Mckinley is quite the athlete herself. She plays for two local hockey teams – one mixed and one girls’ team – as well as being as burgeoning golfer. She is currently enrolled in a golf academy in Parksville with hopes to maybe one day become a professional golfer.

“But I’d like to play hockey professionally, too,” she says. “I like golf, but I love hockey. It’s my passion.”

 

Mackinley Whalen, 11, recently got to watch almost a whole period of NHL hockey with her favourite player, Ryan Kesler, because of a letter she sent wishing him a speedy recovery from his injury. Photo by Mike Davies/Campbell River Mirror

Mackinley Whalen, 11, recently got to watch almost a whole period of NHL hockey with her favourite player, Ryan Kesler, because of a letter she sent wishing him a speedy recovery from his injury. Photo by Mike Davies/Campbell River Mirror

Just Posted

CVSE officer checking out all the trucks before the convoy, which started at Riverlodge Recreational Centre in Kitimat BC and finished at the George Little Park in Terrace BC. (Jacob Lubberts photo)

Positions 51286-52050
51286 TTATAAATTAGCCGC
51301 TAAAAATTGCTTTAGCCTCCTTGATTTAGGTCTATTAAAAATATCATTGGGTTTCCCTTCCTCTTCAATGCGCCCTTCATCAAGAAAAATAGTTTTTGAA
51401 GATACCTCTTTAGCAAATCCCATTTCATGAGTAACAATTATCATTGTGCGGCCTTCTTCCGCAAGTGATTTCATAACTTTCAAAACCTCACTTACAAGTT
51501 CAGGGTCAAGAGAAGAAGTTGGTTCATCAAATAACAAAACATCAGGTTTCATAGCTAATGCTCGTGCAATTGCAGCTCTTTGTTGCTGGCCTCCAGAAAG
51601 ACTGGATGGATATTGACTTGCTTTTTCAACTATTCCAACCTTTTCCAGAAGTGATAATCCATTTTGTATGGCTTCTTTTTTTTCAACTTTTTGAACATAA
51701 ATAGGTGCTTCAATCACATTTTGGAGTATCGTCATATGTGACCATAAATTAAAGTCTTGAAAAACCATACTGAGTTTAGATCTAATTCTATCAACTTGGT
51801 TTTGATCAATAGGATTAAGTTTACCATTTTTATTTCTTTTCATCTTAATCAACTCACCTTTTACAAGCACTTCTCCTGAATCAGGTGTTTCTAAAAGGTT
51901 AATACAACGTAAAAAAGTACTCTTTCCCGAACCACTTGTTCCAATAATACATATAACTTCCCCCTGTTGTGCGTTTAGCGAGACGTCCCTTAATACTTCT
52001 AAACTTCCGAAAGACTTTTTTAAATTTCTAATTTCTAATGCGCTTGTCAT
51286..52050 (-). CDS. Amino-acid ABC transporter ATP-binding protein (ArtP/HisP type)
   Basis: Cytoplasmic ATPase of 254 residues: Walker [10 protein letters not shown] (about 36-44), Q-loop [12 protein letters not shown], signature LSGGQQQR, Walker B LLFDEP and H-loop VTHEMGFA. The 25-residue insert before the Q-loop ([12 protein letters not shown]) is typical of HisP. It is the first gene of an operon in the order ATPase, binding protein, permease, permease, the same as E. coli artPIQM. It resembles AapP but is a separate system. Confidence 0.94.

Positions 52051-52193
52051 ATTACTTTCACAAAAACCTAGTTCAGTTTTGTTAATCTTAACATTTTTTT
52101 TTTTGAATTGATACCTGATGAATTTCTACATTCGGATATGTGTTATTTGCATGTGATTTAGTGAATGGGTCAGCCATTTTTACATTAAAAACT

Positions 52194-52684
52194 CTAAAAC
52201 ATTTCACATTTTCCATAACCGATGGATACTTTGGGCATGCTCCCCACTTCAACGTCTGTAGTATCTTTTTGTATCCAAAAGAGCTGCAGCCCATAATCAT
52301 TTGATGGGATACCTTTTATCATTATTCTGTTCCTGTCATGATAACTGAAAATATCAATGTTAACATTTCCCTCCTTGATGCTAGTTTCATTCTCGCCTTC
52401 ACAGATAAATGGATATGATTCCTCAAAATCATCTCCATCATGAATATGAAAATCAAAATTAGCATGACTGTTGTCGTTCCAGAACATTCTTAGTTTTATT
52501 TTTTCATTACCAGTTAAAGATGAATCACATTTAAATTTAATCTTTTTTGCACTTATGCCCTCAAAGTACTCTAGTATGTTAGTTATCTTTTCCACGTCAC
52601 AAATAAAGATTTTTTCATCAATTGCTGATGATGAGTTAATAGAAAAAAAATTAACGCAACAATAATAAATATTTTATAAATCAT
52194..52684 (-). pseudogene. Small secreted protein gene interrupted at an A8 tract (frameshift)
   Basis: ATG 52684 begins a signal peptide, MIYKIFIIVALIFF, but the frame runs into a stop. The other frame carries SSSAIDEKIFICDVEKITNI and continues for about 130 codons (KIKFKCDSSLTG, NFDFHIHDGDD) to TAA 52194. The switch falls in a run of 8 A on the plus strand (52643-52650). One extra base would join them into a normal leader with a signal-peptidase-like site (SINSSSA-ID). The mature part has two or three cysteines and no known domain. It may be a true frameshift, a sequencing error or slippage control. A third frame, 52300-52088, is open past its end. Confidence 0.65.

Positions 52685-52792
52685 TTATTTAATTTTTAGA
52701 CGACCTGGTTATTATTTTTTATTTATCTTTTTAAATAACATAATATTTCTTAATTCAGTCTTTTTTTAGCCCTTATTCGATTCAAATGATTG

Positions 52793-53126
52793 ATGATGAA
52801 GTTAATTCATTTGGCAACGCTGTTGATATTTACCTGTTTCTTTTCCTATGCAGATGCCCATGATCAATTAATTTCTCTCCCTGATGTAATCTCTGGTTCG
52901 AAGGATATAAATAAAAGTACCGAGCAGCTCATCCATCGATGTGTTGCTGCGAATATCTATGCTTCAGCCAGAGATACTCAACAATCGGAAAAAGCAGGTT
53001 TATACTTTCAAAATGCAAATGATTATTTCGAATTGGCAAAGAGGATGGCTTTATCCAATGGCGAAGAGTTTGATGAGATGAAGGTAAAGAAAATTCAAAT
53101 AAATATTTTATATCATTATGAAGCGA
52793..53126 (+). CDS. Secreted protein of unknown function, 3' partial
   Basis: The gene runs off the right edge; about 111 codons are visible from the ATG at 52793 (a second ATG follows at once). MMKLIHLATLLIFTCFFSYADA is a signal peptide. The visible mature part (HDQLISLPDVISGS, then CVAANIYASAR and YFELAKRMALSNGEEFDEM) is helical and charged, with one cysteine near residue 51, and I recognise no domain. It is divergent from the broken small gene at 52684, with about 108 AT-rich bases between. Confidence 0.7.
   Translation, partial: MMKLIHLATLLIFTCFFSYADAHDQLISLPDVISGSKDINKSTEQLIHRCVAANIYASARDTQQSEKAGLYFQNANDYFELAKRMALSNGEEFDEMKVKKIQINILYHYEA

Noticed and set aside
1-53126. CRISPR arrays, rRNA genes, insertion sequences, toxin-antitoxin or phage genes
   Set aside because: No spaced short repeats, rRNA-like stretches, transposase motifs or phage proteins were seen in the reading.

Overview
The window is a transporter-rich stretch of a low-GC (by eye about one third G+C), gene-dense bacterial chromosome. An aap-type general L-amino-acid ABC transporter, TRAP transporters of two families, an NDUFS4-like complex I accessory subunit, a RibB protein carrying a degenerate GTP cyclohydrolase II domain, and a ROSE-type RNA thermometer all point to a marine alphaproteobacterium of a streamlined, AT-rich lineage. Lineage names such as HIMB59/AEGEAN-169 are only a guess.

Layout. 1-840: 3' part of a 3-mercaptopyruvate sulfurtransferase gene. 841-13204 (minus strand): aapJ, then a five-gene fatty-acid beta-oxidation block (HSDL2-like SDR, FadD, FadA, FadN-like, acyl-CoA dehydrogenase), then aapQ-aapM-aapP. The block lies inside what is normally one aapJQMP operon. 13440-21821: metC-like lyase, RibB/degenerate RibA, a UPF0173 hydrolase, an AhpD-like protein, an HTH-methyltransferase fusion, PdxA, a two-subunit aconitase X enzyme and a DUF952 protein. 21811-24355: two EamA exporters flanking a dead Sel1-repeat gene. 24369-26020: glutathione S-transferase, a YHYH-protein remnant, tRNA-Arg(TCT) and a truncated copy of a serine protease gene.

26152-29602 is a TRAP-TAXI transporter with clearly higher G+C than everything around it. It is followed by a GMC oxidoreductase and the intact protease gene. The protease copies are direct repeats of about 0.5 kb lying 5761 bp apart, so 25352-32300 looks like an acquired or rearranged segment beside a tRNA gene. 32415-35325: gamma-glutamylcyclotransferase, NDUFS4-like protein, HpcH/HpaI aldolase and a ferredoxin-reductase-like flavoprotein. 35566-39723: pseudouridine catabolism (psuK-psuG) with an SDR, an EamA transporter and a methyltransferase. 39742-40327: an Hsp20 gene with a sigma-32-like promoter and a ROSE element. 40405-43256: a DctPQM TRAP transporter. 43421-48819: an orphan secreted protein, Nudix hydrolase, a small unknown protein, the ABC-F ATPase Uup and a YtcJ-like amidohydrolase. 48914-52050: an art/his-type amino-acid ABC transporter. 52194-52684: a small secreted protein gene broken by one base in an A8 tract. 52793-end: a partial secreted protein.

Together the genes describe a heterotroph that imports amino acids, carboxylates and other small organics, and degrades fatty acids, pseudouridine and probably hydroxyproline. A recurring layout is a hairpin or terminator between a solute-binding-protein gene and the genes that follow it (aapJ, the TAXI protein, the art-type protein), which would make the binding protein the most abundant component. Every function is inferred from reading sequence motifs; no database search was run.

VIDEO: Kitimat truck drivers rally together in honour of 215 bodies discovered at Kamloops Residential School

The convoy started at Riverlodge Recreational Centre and finished at the George Little Park

Coast Mountains School District No. 82 acting superintendent of schools, Janet Meyer, talks about policies and procedures relating to the death of Diversity Morgan, a LGBTQ+ student. (Black Press file)
School District 82 to revisit policy after transgender student’s death

Diversity’ death has created a deeper resolve for CMSD 82 to continue doing the work they started

FILE – Perry Bellegarde, National Chief of the Assembly of First Nations, takes part in an event on Parliament Hill in Ottawa on Tuesday, July 7, 2020. THE CANADIAN PRESS/Sean Kilpatrick
Indigenous Peoples Day must be a ‘call to action’, says Assembly of First Nations chief

Discovery of children at Kamloops residential school site must lead to change, Perry Bellegarde says

Outside the Kitimat RCMP police station, Diversity Morgan’s family and Kitimat RCMP come together for a pride flag-raising ceremony. (Jacob Lubberts photo)
With heavy hearts, the Kitimat RCMP hosted a pride flag ceremony to highlight the RCMP’s commitment to inclusion and diversification, as well as honouring the passing of 15-year-old transgender student, Diversity Morgan, from Kitimat.
Speeches were given by Staff Sergeant Graham Morgan, Mayor Phil Germuth, Haisla Nation Chief Councillor Crystal Smith, and Diversity’s father, Mike Wilson.